‘Brats’ serves as healing therapy jam

By Kirk Boxleitner
Posted 6/19/24


For a concept that was coined by a 1985 New York magazine cover story, the appeal of “The Brat Pack” has proven more enduring than a number of major political movements, and …

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‘Brats’ serves as healing therapy jam



For a concept that was coined by a 1985 New York magazine cover story, the appeal of “The Brat Pack” has proven more enduring than a number of major political movements, and now, nearly 40 years later, one of its members has returned to the well.

Andrew McCarthy wonders what the “Brat Pack” moniker, and its aftermath, all meant in the documentary “Brats” that he directed. It is screening on Hulu.

The good news is that McCarthy, who was notable for his characters’ kvetching introspection, weaponizes that contemplative streak really effectively as a filmmaker, enough to overcome the most basic hurdle of a project like this, which is the simple question, “Why should anyone still care about the Brat Pack?”

As it turns out, even for folks outside of my age cohort — Generation X literally grew up on Brat Pack movies — those once-young actors and their contributions to cinema still matter quite a lot, because they heralded the rise of a youth-dominated movie culture that persists to this day.

None of them welcomed being labeled “Brats” at the time, and for this documentary, McCarthy took the time to call up his old costars and colleagues, many of whom he hadn’t spoken to in decades, to ask each of them how they dealt with that infamous label.

If you’re coming to this film as a complete outsider to 1980s pop culture, what you’re going to see is slightly more than half a dozen folks in their late 50s and early 60s, all of whom remain attractive for their ages, speaking in a language that has clearly been honed by years of therapy.

Just as the 1985 Brat Pack dramedy “The Breakfast Club” ultimately reveals itself to be a talk therapy jam, so too do McCarthy’s conversations with Emilio Estevez, Ally Sheedy, Demi Moore and Rob Lowe boil down to them putting to bed the Ghosts of Premieres and Parties Past.

For all their lingering angst, not to mention the well-documented turmoil of their younger years, it made me unreasonably happy to see how healthy and positive these faces from my childhood had become, especially as McCarthy also consulted a pool of even older industry professionals. That includes those who shepherded the careers of the Brat Pack when they were still kids, as well as a number of now-adult film and cultural critics whose formative years were shaped by the Brat Pack canon.

The inclusion of “Less Than Zero” author Bret Easton Ellis was particularly compelling to me, because he initially hated the film adaptation of his novel, which McCarthy starred in. Yet over the years, Ellis’ opinion of that film has grown far more favorable, for how well it captured the Eighties zeitgeist. When Ellis wrote the sequel novel “Imperial Bedrooms,” McCarthy narrated the audiobook.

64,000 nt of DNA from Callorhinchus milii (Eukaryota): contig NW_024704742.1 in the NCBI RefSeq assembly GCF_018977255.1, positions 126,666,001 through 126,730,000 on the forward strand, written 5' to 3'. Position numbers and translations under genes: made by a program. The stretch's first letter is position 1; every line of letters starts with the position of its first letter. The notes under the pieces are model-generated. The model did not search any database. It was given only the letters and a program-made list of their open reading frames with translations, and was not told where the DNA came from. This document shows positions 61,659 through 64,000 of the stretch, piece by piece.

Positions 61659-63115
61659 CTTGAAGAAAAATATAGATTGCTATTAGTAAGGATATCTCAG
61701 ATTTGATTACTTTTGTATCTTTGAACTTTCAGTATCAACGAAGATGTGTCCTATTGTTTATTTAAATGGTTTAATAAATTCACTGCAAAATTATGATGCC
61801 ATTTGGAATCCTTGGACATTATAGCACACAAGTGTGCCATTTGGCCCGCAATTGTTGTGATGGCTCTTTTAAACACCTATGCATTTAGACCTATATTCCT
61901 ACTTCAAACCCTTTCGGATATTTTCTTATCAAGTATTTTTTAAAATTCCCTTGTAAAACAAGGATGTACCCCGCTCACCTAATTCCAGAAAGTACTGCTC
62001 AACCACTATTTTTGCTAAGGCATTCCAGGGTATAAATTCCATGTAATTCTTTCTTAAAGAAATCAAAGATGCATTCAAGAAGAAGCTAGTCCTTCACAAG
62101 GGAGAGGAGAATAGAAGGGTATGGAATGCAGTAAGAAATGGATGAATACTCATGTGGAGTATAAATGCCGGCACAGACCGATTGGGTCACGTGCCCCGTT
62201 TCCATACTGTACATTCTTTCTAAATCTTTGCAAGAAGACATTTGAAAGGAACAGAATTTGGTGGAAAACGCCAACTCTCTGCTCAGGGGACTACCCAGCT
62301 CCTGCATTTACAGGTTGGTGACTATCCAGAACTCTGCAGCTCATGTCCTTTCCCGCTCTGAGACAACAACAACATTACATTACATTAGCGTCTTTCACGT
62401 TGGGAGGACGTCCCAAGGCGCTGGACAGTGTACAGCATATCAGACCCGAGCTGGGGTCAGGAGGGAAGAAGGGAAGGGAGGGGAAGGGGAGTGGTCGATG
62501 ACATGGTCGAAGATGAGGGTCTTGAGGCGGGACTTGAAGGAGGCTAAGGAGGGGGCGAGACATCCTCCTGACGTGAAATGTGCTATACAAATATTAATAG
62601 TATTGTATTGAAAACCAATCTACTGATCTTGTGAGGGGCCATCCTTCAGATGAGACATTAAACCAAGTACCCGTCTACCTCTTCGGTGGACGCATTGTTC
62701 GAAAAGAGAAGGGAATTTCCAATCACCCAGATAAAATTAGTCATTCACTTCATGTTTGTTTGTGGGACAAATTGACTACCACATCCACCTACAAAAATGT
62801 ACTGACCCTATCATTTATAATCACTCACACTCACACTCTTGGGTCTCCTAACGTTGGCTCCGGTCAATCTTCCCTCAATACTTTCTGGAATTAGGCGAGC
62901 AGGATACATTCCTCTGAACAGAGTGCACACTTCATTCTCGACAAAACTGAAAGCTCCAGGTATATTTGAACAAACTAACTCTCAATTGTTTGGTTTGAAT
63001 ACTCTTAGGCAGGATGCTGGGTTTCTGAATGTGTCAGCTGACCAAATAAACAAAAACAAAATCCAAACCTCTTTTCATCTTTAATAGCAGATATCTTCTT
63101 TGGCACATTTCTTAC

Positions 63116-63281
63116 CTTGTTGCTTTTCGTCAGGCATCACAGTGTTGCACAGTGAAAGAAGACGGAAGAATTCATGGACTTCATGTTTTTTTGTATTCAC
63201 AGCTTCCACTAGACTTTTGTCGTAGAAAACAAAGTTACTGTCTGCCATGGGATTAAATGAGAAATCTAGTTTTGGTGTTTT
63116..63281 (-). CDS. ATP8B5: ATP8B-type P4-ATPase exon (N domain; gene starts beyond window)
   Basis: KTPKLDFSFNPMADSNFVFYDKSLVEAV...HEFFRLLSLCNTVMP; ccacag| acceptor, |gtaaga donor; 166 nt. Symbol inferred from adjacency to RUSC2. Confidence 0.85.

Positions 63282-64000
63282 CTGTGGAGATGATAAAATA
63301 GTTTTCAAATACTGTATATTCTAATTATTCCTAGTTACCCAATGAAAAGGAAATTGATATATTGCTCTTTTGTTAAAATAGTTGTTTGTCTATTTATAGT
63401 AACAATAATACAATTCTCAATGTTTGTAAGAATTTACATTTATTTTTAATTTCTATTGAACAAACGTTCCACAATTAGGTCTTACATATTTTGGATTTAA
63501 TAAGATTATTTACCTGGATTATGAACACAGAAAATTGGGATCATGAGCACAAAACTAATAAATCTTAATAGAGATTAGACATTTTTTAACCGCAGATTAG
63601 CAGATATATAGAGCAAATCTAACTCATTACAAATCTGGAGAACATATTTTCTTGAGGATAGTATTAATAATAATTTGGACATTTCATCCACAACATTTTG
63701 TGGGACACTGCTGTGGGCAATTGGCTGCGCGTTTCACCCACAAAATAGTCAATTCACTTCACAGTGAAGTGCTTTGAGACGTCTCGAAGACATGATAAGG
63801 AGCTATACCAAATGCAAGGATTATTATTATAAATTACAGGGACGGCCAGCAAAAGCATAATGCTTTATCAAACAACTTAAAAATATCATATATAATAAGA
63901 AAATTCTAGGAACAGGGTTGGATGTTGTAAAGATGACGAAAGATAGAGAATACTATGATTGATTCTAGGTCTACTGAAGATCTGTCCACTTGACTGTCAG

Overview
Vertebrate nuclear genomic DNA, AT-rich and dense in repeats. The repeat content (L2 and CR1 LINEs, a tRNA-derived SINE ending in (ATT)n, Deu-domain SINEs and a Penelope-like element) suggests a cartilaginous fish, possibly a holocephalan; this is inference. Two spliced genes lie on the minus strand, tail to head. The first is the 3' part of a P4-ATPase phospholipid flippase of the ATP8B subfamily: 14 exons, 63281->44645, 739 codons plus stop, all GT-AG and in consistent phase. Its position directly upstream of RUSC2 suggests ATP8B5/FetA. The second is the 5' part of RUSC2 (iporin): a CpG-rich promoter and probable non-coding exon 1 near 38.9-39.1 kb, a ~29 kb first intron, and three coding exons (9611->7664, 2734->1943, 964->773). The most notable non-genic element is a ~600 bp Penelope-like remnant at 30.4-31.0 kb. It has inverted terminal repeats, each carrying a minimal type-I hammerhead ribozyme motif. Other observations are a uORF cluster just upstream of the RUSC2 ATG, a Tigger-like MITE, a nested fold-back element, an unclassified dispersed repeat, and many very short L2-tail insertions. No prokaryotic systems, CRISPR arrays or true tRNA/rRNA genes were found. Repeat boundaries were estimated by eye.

Although McCarthy wasn’t able to secure onscreen interviews with Molly Ringwald or Judd Nelson, he did score “Brat Pack adjacent” actors Lea Thompson (looking as luminous as she did in “Back to the Future”) and Jon Cryer (who’s been killing it as Lex Luthor in the DC TV universe), as well as Timothy Hutton, the youngest winner of the Academy Award for Best Supporting Actor, at the age of 20, for 1980’s “Ordinary People.”

It was interesting to me that the older/younger brother vibe I always picked up on between Hutton and McCarthy was confirmed by McCarthy himself, and it’s hilariously adorable that Hutton is spending his old age as a beekeeper in the country.

Arguably McCarthy’s biggest coup in this film is an on-camera interview with David Blum, the reporter who coined the term “Brat Pack” for his magazine article, that began as a profile of Estevez, but expanded to encompass his peers in “The Breakfast Club” and “St. Elmo’s Fire.”

Both McCarthy and Blum are defensive and neurotic enough to make their interactions tense and cagey, and yet, they develop an empathy for one another through their recollections. This happens despite Blum’s devout refusal to express the remorse McCarthy clearly would have preferred.

As Garth Ennis so succinctly wrote, “Regrets aren’t worth a bugger,” and we all wish we’d taken better advantage of our youth — McCarthy visibly melts Sheedy’s heart a bit when he shares a memory of a car ride with her, during which he was genuinely happy and living in the moment — but that’s precisely what makes it so poignant to look back.

You can still watch all those old Brat Pack films, with their adolescent imbroglios and painfully earnest yearning, starring familiar faces not yet grown old, and to shamelessly plagiarize from Hunter S. Thompson, with the right kind of eyes, you can almost see the high-water mark … that place where the wave finally broke, and rolled back.

Consider this a recommendation.